English-speaking and French-speaking bishops divided over Cameroon crisis

English-speaking and French-speaking bishops divided over Cameroon crisis

English-speaking and French-speaking bishops divided over Cameroon crisis

Cameroonian protesters calling for “national unity” demonstrate outside President Paul Biya’s hotel in New York in September. (Credit: Bebeto Matthews/AP.)

English-speaking and French-speaking bishops in Cameroon are being divided by the year-long ‘Anglophone crisis’ which has been threatening the country.

YAOUNDÉ, Cameroon – English-speaking and French-speaking bishops in Cameroon are being divided by the year-long ‘Anglophone crisis’ which has been threatening the country.

On October 1, secessionist leaders in the English-speaking part of the country made a nominal declaration of independence. Government forces clashed with independence-minded demonstrators, leaving at least 17 people dead (although opposition leaders claimed at least 100 died).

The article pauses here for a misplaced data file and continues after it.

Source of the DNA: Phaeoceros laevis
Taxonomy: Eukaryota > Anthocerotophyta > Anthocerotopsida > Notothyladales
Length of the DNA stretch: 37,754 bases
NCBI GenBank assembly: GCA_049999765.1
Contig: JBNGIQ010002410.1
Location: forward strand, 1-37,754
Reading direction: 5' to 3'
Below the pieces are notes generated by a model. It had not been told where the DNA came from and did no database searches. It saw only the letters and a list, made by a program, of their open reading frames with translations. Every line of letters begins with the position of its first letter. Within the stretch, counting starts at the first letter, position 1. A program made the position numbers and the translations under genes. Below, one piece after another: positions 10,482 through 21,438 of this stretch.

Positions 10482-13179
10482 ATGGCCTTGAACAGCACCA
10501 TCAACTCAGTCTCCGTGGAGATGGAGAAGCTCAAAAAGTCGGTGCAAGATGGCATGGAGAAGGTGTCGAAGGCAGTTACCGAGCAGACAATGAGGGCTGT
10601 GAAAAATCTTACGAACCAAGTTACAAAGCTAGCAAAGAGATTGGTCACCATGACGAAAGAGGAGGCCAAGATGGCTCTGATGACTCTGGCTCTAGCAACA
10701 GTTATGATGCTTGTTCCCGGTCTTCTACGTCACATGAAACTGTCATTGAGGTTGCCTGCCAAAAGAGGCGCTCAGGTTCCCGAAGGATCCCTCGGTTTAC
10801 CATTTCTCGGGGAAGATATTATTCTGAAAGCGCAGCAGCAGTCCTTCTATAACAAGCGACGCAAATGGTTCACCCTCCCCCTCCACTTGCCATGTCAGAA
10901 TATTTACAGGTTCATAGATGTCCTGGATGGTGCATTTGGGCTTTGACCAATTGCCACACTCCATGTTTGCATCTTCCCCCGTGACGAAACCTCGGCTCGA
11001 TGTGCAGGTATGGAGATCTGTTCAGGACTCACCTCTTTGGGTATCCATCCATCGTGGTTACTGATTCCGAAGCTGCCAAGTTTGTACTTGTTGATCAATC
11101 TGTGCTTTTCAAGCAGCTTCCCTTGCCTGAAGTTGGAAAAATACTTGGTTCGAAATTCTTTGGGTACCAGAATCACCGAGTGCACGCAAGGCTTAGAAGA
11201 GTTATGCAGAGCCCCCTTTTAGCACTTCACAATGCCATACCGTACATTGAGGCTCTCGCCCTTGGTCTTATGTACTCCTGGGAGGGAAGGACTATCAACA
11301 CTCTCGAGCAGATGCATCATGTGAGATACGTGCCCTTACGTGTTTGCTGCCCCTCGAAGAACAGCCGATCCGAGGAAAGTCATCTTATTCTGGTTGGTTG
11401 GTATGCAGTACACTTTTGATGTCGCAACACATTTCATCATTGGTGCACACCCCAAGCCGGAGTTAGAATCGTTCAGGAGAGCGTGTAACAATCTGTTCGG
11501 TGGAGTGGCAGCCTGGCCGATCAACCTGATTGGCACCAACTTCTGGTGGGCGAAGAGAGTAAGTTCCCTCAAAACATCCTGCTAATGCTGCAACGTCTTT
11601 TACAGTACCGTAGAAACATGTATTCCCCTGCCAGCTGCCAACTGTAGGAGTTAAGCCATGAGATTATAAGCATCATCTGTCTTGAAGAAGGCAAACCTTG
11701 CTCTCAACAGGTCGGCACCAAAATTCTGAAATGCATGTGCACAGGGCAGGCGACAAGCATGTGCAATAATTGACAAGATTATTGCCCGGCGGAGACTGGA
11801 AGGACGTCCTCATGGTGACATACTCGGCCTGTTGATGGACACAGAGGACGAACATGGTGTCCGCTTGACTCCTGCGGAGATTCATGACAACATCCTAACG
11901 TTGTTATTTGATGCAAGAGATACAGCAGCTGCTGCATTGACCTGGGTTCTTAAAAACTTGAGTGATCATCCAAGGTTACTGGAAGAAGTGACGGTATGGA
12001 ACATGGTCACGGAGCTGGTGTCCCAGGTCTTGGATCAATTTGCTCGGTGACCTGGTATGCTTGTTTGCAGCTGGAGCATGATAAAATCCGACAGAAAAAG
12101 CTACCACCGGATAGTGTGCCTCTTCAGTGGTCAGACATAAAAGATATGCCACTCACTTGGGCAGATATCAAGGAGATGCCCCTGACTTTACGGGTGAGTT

Anglophone bishops have described the killings as “a growing genocide.”

In a long and detailed statement published on Oct. 4, the bishops decried a “warlike atmosphere” of killings, looting and arson carried out by “young people” and acts of “brutality, torture, inhuman and unjustified treatment meted out” by the “forces of law and order.”

But the characterization of the crisis as a genocide wasn’t shared by the bishops from the other regions of the country.

Archbishop Samuel Kleda of Douala, Cameroon’s largest city, is the president of the nation’s episcopal conference.

The Francophone archbishop issued a statement condemning the violence, but refused to use the inflammatory language used by his Anglophone colleagues.

“In the name of our common citizenship, brotherhood and humanity, the defense of legitimate interests must go hand in hand with social harmony, which is what is being sought…Violence, regardless of its source does not build, it destroys,” Kleda said.